ONCE AGAIN suburban Marylanders are being asked to bail out a badly planned hospital. The latest supplicant is Shady Grove Adventist Hospital in Gaithersburg, which is scheduled to open this fall and faces the prospect of few patients and large deficits for the first few years.
Shady Grove's woes stem largely from overoptimism of several kinds. It was planned as part of a new complex of medical buildings, but the others are not ready yet. It was launched at a time when county and state health-care planners expected the Gaithersburg area's population to soar. That has not happened. Shady Grove's sponsors also promised that its alliance with Washington Adventist Hospital in Takoma Park would produce substantial cost savings. Those gains have turned out to be smaller. Finally, the hospital's officials were so eager to proceed that when a legal challenge by a competing hospital delayed their permanent financing, they went ahead with short-term, higher-cost loans.
So now they have their hospital - and it is starting out with large debts and lots of empty beds, perhaps 50 percent. At the room rates that Maryland regulators would normally authorize, around $116 a day, Shady Grove's deficits could add up to $5 million in the first two years. The hospital's officials are therefore asking the state rate-review commission for higher charges, around $130 per day. They are also hoping that Montgomery County will come up with subsidies until the new medical complex gets into full swing.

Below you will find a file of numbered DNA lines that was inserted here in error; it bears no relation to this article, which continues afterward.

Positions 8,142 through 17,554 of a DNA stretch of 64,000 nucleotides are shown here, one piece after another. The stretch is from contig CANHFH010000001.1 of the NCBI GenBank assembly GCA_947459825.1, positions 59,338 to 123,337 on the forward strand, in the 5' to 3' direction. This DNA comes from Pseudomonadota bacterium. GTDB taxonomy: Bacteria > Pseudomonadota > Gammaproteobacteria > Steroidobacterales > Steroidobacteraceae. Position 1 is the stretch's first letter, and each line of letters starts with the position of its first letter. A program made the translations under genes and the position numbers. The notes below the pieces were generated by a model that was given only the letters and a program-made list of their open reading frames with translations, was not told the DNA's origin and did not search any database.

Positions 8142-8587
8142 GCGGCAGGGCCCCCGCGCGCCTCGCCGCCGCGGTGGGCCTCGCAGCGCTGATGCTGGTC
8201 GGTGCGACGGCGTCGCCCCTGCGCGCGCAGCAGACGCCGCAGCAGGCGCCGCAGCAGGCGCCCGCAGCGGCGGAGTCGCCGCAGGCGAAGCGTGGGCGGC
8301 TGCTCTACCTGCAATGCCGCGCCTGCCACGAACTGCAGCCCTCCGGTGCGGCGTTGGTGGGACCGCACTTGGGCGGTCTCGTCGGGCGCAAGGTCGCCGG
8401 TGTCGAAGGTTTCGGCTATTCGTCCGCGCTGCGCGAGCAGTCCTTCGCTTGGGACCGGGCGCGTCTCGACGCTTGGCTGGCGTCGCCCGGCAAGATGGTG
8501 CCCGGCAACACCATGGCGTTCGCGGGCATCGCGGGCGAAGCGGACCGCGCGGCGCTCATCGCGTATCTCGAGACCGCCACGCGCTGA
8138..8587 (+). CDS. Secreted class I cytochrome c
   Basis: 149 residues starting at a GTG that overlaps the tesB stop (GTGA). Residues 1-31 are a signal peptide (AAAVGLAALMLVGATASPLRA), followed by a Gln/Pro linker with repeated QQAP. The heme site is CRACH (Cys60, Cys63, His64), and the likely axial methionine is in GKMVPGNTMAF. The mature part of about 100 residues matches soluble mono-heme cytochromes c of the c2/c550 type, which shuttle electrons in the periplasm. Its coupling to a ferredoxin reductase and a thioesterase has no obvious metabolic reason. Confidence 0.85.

Both requests should be turned down. Hiking the rates would shift the hospital's losses to its patients - and to their insurance companies, and thus to everyone who pays health-insurance premiums in the area.
A county subsidy would put the costs on the taxpayers - who are, of course, largely the same group. And either kind of subsidy would reinforce the assumption, already too well established in Maryland, that hospital builders and investors don't have to worry too much about efficiency or good planning because premature and overly expensive projects will be propped up. If Shady Grove cannot pay its way at the normally justified rates, the hospital's sponsors and the backers of the new medical complex are the ones who should have to pay.